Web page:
The film depicts Emily’s relationship with her father’s curate William Weightman (Oliver Jackson-Cohen). It begins as distrustful and grows when Emily is the only child at home, and her father instructs William to tutor her in French. The two have spirited debates about religion and freedom of thought until they start a very heated affair. Their secret relationship was incredibly hot to watch and reminded me of The Piano in its depiction of unbridled passion in a historical context. In the way that epic historical romances such as the 2005 version of Pride and Prejudice have been romanticised in pop culture, Emily will have fans of historical and moody romances loving this story.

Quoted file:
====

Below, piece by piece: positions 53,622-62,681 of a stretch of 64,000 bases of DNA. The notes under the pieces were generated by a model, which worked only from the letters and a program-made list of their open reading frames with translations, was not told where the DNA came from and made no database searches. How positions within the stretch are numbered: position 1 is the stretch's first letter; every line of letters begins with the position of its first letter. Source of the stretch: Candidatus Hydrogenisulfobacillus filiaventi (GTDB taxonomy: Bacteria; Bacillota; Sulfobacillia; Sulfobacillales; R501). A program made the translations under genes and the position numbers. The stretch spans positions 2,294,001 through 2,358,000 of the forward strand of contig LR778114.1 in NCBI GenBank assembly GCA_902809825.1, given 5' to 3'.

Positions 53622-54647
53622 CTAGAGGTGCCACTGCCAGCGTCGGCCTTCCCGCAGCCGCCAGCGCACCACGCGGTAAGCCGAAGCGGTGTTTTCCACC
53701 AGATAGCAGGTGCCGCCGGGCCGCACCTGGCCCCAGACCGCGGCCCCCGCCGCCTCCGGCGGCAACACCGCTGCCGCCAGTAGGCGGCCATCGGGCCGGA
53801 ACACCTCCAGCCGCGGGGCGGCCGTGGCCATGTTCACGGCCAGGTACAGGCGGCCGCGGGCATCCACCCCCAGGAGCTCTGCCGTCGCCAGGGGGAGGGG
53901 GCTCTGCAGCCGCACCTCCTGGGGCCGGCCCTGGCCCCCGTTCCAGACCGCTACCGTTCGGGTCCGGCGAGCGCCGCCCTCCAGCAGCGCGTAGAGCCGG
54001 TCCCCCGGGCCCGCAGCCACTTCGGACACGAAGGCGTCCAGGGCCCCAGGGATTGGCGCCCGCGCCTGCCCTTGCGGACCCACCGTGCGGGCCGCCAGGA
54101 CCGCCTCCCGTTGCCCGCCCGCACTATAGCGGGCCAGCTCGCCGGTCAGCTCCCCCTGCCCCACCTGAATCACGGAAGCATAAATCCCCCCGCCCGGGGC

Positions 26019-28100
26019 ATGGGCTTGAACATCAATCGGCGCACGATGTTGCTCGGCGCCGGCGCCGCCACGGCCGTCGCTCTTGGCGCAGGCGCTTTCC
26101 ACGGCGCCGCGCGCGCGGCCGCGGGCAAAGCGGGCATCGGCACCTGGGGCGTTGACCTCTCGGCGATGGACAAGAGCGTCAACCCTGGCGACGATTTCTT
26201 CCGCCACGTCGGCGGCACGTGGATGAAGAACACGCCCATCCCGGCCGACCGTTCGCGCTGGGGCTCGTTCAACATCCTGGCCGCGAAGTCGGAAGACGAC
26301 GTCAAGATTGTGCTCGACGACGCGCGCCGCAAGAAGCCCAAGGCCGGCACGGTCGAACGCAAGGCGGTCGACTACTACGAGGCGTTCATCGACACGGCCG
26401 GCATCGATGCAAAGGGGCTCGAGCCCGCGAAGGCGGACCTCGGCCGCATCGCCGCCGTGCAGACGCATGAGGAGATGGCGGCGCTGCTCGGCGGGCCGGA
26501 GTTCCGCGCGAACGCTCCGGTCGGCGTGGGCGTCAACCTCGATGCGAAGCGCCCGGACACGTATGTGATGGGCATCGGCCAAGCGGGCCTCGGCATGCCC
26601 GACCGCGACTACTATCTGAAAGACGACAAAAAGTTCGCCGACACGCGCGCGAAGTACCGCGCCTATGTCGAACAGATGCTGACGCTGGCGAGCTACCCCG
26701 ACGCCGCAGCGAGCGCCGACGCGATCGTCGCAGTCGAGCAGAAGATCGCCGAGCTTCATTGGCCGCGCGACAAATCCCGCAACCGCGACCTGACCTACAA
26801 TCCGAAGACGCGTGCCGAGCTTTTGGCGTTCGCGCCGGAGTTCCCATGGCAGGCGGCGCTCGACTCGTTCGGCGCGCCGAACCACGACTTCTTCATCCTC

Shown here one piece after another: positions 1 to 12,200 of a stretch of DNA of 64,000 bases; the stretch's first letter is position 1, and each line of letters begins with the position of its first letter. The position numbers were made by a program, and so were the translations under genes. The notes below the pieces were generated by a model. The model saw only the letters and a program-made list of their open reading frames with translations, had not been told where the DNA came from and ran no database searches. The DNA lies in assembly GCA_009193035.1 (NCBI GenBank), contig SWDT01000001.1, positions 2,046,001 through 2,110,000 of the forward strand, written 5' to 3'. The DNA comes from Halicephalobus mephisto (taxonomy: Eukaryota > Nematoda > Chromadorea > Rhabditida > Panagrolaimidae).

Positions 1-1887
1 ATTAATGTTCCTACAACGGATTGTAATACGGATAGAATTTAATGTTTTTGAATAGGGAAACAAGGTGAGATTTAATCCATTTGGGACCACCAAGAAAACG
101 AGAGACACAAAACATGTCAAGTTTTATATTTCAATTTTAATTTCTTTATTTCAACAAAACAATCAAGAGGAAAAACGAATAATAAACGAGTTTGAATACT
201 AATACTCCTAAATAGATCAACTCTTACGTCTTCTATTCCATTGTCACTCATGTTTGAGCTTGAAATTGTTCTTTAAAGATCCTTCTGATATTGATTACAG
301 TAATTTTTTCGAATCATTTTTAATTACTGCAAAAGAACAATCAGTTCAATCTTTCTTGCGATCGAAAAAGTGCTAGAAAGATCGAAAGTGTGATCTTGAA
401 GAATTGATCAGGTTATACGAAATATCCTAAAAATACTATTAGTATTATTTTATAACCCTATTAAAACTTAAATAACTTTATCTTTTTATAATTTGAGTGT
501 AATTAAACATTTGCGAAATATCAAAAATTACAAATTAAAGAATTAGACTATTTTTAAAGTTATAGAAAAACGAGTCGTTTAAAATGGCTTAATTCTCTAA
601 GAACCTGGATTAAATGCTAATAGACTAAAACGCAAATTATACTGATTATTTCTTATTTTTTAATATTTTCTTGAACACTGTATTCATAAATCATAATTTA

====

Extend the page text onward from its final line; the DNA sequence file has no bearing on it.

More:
Although Emily is not a modern story in that it tells an alternate version of history or includes modern sensibilities like pop music like Bridgerton or modern ways of speaking like Dickinson, the delicate way the film deals with Emily’s mental health problems shows a very modern understanding of disorders and how one deals with them. It was true that most people around Emily did not understand her struggles, bar her brother Branwell (Fionn Whitehead), who seemed to see the real her and love her anyway. The writing of the film itself does not seem to see Emily as a sadsack victim but as someone who lived a full life despite her difficulties.